Wednesday, January 23, 2008

The 10-step low-carb diet

The European Union president outlined to the European Parliament Wednesday the bloc's plan to cut emissions 20 percent by 2020. While not nearly ambitious enough to satisfy everyone in the green lobby (emission credits won't be fully auctioned until 2020 for some industries, for example), the outline seemed to win general praise.

What will the United States do in response? Several bills are working their way through Congress, but the momentum will shift to the presidential candidates this summer. Should one of those candidates be Hillary Clinton, than the Center for American Progress would probably be a good place to look for clues to her policy.

The center has been described as Hillary's think tank. The organization is led by former Clinton White House chief of staff, John Podesta. He testified before the House Select Committee for Energy Independence and Global Warming on Wednesday and outlined an energy policy that he insisted the next president must put at the center of his ("or her") economic policy.

He outlines 10 steps to move the country from a high-carbon economy to a low-carbon one. He makes the usual noises about the number of jobs that would be created by adopting and developing new technologies.

He fully embraces cap-and-trade, noting that it will happen on a regional level if Washington doesn't act. But he urges Congress to get moving, and emphasizes that emission credit should be auctioned, not freely given. The revenue generated by those auctions should be used to offset the impact on the poor, with 10 percent going to carbon-intensive industries to help them with the cost.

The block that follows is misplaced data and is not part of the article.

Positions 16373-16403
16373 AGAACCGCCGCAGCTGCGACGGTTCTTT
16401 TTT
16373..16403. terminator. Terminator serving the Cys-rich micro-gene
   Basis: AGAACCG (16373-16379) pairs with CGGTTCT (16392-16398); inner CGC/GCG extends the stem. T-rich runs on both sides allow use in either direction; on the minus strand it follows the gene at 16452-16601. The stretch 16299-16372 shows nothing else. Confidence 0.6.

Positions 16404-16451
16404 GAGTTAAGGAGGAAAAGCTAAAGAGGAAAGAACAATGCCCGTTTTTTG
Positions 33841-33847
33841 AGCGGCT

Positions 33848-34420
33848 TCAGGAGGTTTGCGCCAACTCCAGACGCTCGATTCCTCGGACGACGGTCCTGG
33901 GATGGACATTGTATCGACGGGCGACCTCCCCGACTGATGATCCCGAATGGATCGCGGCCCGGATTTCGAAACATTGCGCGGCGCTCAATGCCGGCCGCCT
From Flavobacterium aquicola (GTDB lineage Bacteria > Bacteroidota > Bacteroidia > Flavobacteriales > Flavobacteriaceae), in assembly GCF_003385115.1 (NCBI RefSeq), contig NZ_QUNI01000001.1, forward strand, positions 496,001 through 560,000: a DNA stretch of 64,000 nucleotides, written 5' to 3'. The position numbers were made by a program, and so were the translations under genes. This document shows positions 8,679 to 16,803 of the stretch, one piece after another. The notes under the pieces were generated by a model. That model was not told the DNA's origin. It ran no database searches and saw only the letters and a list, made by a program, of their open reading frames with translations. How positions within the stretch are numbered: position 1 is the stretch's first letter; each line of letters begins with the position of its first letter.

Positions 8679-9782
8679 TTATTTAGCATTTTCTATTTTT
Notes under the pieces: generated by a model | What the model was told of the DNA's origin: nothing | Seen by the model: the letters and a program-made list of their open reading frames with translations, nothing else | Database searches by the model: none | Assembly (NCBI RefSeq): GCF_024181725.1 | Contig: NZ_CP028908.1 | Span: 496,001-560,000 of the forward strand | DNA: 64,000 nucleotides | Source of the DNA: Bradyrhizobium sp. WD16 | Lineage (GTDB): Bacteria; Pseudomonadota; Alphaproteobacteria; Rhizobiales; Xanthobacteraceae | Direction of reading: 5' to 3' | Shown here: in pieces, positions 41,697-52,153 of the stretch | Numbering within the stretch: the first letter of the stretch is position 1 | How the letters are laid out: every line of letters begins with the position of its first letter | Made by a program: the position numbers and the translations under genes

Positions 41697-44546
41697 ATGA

He also argues for steps to end suburban sprawl, increase fuel efficiency of cars, improve the efficiency of the electricity grid, using the buying power of the federal government to promote renewable fuel and helping to fund research into carbon capture technology.

Maybe most striking is his tone. These aren't some policy goals for incremental change.
The urgency of this issue demands a president willing to make the low-carbon energy challenge a top priority in the White House—a centerpiece not only of his or her energy policy but also of his or her economic program—to produce broad-based growth and sustain American economic leadership in the 21st century. This task is so encompassing it will demand that the incoming president in 2009 reorganize the mission and responsibility of all relevant government agencies—economic, national security, and environmental.

He ends by creating a vision of the United States leading the rest of the world in the fight against climate change. After eight years of denial, it's slightly hard to comprehend the potential for changes in 2009.

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